The Soviet Union put its new arms control proposals to the United States on the negotiating table today in an extraordinary plenary session that lasted only 35 minutes.
A news blackout was imposed on details of the Soviet proposals in keeping with the two sides’ confidentiality agreement. U.S. spokesman Terry Shroeder revealed only the length of the meeting.
Viktor P. Karpov, the chief Soviet negotiator, told reporters as he entered the U.S. arms control offices: “We’re going to start introducing our proposals today.”
But Karpov refused to discuss details of the Soviet proposals. “I can only say that they are directed at drastic solutions to all the problems” at the negotiations.
Called by Soviets
Today’s session between all six principal U.S. and Soviet negotiators and their aides was called by the Soviet side. A second such extraordinary session, also called by the Soviets, was scheduled for Tuesday.
Asked if the proposals would allow for progress in the talks, Karpov said: “Let’s hope so. But it takes two for talks.”
In an unusual move, the chief U.S. negotiator, Max M. Kampelman, and the other two principal negotiators, John G. Tower and Maynard W. Glitman, came outside the building to greet the Soviet team.
Kampelman told reporters before the Soviets arrived that he hoped the Soviets would propose a “serious counteroffer.”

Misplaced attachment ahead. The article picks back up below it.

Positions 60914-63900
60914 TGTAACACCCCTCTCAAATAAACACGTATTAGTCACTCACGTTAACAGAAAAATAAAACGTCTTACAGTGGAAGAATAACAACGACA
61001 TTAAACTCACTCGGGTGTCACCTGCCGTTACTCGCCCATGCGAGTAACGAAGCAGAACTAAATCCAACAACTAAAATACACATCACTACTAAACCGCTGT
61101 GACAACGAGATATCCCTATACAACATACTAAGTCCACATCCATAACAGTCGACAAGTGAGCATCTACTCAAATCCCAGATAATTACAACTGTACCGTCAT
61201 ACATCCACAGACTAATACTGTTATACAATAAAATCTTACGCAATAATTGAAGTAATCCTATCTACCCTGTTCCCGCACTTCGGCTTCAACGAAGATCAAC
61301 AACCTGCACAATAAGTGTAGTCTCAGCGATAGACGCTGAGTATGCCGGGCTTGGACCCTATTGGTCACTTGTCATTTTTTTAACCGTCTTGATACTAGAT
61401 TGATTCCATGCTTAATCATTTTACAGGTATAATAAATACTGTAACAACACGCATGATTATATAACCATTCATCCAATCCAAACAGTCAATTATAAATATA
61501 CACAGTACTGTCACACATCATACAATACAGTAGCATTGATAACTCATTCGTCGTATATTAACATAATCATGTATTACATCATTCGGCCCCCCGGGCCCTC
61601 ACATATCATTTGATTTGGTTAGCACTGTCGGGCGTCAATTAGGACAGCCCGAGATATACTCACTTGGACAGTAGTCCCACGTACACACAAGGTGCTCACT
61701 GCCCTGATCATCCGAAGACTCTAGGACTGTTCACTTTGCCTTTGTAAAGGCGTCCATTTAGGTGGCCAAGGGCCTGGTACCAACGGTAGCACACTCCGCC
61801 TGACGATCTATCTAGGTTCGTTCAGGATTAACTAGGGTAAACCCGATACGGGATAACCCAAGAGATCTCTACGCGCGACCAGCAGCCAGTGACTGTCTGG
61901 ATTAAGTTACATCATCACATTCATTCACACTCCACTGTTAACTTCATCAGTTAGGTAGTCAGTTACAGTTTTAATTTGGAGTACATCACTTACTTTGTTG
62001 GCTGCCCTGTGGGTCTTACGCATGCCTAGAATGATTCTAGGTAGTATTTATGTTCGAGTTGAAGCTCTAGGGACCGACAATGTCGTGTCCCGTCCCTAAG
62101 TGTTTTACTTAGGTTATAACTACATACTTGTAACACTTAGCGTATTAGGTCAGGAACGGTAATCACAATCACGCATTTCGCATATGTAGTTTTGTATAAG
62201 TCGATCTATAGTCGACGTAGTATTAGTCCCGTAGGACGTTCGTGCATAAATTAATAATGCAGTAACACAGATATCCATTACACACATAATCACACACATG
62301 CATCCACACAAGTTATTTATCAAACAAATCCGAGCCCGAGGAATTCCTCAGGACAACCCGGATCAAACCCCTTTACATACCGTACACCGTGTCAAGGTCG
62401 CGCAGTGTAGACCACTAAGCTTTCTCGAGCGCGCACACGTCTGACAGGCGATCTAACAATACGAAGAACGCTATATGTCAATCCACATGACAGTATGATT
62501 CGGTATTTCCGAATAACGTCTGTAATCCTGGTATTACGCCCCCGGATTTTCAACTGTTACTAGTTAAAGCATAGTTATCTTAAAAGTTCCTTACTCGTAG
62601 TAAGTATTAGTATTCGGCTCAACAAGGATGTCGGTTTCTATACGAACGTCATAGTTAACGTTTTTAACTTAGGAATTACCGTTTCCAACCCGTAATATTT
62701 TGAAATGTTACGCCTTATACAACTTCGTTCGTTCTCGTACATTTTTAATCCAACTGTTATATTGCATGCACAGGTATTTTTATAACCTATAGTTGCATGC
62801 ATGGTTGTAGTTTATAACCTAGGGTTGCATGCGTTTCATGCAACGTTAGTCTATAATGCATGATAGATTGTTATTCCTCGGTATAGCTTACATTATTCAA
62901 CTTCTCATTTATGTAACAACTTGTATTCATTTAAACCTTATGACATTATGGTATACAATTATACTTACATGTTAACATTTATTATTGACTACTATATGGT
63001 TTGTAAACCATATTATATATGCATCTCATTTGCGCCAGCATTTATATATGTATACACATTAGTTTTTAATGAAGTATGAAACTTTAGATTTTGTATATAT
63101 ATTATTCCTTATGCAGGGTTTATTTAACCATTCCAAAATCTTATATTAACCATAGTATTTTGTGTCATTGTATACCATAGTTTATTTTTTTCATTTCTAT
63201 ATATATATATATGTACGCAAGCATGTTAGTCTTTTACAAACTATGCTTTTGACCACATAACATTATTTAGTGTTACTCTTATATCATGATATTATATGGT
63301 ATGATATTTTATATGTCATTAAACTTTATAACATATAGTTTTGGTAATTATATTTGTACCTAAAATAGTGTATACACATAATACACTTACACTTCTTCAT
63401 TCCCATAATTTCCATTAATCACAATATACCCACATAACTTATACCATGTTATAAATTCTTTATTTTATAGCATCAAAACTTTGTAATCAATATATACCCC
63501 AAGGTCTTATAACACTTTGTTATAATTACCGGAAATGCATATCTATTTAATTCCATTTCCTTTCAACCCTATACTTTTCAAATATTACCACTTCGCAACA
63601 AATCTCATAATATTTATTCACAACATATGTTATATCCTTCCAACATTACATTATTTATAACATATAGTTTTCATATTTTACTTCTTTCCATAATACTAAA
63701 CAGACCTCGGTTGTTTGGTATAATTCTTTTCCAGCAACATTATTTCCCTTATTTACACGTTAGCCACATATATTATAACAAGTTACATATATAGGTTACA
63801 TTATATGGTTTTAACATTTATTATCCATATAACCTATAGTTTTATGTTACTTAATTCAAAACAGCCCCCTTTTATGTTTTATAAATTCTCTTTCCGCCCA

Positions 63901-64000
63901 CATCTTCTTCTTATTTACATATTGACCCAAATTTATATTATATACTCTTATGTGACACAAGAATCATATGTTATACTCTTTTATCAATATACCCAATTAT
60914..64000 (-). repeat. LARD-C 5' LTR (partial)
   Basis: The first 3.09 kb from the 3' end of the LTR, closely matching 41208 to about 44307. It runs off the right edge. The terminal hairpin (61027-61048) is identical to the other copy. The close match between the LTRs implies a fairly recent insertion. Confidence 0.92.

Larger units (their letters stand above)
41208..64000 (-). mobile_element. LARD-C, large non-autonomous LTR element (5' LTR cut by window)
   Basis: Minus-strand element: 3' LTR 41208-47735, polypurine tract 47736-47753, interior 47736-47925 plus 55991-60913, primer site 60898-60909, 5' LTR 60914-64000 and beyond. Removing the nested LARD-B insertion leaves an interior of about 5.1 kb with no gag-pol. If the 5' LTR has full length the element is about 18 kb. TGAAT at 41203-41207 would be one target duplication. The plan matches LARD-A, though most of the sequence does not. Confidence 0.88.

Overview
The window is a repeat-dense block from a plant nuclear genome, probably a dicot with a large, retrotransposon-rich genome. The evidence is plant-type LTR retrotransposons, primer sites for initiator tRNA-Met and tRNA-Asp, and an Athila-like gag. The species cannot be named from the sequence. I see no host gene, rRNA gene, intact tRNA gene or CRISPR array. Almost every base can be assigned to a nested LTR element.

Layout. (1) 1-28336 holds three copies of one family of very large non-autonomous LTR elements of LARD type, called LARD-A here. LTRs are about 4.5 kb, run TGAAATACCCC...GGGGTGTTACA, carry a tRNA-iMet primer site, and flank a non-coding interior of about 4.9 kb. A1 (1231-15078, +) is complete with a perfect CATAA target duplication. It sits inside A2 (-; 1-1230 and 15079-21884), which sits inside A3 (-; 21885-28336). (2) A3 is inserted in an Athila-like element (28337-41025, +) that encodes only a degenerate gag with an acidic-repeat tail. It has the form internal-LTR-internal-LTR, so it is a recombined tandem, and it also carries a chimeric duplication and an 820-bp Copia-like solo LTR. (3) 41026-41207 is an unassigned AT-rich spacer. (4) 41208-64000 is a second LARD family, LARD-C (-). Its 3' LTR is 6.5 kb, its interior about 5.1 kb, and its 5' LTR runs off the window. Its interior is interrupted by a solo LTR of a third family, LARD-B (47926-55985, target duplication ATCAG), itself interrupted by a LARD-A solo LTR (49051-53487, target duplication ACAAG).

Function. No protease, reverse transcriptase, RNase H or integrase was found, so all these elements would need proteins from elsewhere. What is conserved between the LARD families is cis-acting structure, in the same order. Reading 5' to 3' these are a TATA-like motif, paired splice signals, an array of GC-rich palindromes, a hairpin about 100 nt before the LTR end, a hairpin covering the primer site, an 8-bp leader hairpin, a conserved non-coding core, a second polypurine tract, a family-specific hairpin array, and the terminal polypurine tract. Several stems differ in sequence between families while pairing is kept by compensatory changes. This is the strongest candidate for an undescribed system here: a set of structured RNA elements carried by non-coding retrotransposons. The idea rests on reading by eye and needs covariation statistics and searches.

‘Don’t Know Details’
He said that, despite numerous media reports speculating on the contents of the Soviet proposals, “I don’t know yet the details of what we might receive.”
He did not say when the U.S. side would respond to the Soviet proposals. The Soviet proposals were outlined to President Reagan by Soviet Foreign Minister Eduard A. Shevardnadze in Washington on Friday. U.S. reports said they call for reducing both superpowers’ offensive nuclear weapons systems by 50%.
Reagan welcomed Shevardnadze’s proposal but said he hoped the fine print will be “free of preconditions.”
Secretary of State George P. Shultz said the plan presented by Shevardnadze signified a change in the Soviet position, but there was no immediate indication the Soviets were prepared to accept U.S. space weapons research, which they have claimed would lead to an arms race in outer space.